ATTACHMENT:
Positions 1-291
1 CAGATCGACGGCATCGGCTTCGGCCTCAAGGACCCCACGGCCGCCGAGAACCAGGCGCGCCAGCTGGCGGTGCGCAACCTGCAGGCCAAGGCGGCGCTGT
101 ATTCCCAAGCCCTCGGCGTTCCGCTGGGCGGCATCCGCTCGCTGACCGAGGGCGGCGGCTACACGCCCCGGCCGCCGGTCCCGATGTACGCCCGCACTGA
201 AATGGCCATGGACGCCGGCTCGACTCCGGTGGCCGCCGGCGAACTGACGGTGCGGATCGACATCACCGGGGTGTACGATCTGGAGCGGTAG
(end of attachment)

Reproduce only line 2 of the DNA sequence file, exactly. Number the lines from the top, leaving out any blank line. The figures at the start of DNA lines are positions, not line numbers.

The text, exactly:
1 CAGATCGACGGCATCGGCTTCGGCCTCAAGGACCCCACGGCCGCCGAGAACCAGGCGCGCCAGCTGGCGGTGCGCAACCTGCAGGCCAAGGCGGCGCTGT